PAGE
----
Christina Irvin – you need to watch to the very end… 😉
If you’ve read Day 1’s post already, you’ll be happy to know that I’ve settled on “Dumb and Butthead” as the working title of this series. But that may change later. I have a problem with commitment …
OK so after waking up at 7:55am to hop on a conference call, we were ready to roll out with Carrie at 9am to do a group ride to Pecos, TX. And as a side note, those of you who have been dissing Carrie’s motel – the Comanche – let me just say for the record here that it was one of the most hospitable stay-overs I’ve had ANYWHERE … aesthetics notwithstanding … 😉
Carrie and her friend Clint had sold us on diverting from our intended route (a SUPER challenging task as anyone following us live has to know by now :-P) and going on a scenic tour of New Mexico instead of barreling straight down I-10 to ElPaso. I think the quote from Clint was “Man … you don’t want to do that.”
I didn’t need to hear anything else.
The new plan was Fort Stockton > Pecos > Carlsbad Caverns > Cloudcroft > Alamagordo > White Sands > Los Cruces > Tuscon
In Pecos we discovered a Walmart and the World’s First Rodeo. Hello Fancytown! (c. Ashlee Voda). After a 15 minute inspection, we continued on.
Carlsbad Caverns was incredible. The largest cave system in the Western Hemisphere apparently. Just one of the rooms that we toured was big enough to hold 16 football fields. On our way out of Carlsbad we stopped at the Post Time Saloon where the owner showed us the library from the Kellogg Mansion in Chicago. Apparently someone who had bought it at auction lost it to him in a poker game and he had it rebuilt in the middle of his bar – in its own little room. Al Capone himself had played poker at that same table.
The ride into Lincoln National Forest to climb up to Cloudcroft has to rank as one of the best motorcycle routes I’ve ever been on. Great turns and a steadily dropping temperature provided some much needed respite from the desert heat we’d been dealing with. By the time we made it up to Cloudcroft, the temperature was pretty chilly and we were almost at 9000 feet elevation. The bikes were having a hard time breathing and I was having a hard time staying warm since I had planned for desert temperatures and not to freeze my butt off in the mountains. #lessonlearned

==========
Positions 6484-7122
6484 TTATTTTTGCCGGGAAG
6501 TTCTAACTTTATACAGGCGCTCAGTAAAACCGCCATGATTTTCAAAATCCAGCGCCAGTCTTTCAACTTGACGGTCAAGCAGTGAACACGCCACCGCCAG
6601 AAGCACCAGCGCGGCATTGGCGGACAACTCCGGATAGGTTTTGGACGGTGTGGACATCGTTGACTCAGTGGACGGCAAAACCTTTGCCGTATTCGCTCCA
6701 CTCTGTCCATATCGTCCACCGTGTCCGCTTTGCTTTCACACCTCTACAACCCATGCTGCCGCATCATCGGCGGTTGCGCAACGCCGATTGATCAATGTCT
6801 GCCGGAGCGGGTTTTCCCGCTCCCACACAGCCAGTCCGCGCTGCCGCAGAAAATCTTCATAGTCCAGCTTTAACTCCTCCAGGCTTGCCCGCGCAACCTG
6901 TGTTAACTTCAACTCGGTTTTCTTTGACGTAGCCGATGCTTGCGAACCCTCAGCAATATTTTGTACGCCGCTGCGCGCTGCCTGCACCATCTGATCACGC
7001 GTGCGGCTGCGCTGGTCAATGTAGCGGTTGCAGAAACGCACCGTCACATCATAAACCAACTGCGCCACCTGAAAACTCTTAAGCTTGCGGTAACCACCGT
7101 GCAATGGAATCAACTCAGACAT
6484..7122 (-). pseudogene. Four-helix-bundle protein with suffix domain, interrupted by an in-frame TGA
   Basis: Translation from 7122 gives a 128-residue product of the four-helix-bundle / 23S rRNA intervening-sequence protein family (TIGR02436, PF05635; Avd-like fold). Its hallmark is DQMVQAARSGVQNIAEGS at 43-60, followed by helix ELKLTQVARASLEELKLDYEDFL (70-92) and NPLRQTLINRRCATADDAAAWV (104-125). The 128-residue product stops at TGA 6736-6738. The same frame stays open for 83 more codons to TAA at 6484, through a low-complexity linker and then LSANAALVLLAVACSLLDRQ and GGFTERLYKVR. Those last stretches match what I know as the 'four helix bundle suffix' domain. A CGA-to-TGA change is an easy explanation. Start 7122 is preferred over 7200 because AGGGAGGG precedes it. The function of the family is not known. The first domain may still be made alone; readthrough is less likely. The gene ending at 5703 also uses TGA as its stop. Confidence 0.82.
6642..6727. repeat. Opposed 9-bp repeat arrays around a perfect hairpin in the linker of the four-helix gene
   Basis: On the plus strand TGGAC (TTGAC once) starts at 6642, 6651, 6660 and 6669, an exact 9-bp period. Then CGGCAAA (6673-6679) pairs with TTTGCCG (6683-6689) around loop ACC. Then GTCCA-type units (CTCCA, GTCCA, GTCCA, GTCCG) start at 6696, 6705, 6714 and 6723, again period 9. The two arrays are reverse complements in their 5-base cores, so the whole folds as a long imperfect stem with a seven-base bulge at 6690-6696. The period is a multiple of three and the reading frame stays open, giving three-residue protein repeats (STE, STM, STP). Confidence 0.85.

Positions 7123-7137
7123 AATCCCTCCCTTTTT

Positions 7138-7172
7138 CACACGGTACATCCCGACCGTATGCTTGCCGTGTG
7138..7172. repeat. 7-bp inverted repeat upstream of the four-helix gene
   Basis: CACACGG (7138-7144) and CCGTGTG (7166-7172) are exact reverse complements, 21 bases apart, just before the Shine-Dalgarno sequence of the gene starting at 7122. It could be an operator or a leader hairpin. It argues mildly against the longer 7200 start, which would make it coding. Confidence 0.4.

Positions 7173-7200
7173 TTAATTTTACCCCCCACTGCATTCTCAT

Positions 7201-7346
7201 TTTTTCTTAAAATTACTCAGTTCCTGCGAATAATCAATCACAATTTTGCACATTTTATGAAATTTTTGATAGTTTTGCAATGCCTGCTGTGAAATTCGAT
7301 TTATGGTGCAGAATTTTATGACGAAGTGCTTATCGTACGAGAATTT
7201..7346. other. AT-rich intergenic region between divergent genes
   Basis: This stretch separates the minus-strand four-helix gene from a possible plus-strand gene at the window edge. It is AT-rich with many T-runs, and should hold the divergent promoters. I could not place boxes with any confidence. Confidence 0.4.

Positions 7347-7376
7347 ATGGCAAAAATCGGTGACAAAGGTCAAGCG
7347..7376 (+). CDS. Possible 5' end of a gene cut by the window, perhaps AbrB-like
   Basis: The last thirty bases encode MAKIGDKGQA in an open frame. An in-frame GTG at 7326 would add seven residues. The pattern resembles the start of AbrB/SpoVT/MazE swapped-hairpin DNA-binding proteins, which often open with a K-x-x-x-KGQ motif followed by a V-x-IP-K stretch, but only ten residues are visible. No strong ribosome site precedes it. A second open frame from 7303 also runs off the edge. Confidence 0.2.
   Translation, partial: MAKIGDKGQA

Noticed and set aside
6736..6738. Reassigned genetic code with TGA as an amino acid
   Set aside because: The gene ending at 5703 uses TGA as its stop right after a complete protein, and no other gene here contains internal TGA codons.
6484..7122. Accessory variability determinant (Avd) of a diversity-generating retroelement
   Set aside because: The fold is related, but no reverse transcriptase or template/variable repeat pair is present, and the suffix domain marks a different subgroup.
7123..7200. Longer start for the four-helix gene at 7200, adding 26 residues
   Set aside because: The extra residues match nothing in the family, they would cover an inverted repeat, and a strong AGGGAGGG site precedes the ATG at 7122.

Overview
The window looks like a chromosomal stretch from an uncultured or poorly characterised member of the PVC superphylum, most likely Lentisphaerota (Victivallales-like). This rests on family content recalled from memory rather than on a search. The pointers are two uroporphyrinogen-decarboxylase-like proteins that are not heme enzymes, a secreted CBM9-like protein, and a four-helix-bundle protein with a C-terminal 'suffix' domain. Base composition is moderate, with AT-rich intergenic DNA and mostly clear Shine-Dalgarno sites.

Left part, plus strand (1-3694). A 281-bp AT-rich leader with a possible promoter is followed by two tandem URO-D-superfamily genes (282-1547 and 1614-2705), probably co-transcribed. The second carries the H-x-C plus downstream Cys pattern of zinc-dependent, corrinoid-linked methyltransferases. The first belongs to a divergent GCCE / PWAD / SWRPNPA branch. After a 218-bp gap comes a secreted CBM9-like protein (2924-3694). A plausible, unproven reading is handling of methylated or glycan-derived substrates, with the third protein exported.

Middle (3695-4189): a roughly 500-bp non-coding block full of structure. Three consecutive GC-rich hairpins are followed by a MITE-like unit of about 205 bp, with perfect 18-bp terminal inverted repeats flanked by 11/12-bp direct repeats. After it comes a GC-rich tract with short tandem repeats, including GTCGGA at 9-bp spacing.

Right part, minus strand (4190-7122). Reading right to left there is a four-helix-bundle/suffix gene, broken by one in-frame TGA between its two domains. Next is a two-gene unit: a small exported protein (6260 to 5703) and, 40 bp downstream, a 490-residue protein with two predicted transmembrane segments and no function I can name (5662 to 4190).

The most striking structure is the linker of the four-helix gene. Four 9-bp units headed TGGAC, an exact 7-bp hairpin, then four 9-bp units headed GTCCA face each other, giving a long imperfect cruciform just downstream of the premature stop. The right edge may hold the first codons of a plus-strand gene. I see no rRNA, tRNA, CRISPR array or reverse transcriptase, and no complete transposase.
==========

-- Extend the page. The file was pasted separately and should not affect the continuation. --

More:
The drop down into Alamagordo from Cloudcroft was one of the most serene and breathtaking series of switchbacks you can imagine. I pulled in my clutch handle and literally coasted the entire way down the mountain using my engine as a brake – a drop of over 6000 feet through canyons and tunnels in about 25 minutes. The eerie silence lent itself to contemplation – but I was too awed by the sunset to even think. It was the most spectacular feeling of emptiness I can describe. Except I can’t describe it. So I’ve got that going for me.
After a quick ride through Alamagordo we rode through the White Sands National Monument and the White Sands Missile Base – except that it was pitch black by this point and we couldn’t see a damn thing. Except for the stars. Which – if you’ve ever seen stars in the middle of complete blackness (since there literally was NOTHING around us) – was awe-inspiring. I was reminded of a scene in ROME when the two Roman soldiers are staring up at the sky talking about the stars.
“You know those are holes in the sky that lead you to heaven” says the Centurion.
“Has anyone ever climbed up and gone through one?” asks the Legionnaire
“I don’t think so” replies the Centurion. “How would you manage to get up there?”
“Probably by capturing a really large bird!” the Legionnaire proclaims.
Well – a really large bird couldn’t get me off my bike fast enough after that day’s ride. So after a quick pit-stop at Applebee’s in Los Cruces, we decided to call it a night and crash at the Motel 6.
Day 3 coming up soon – stay tuned.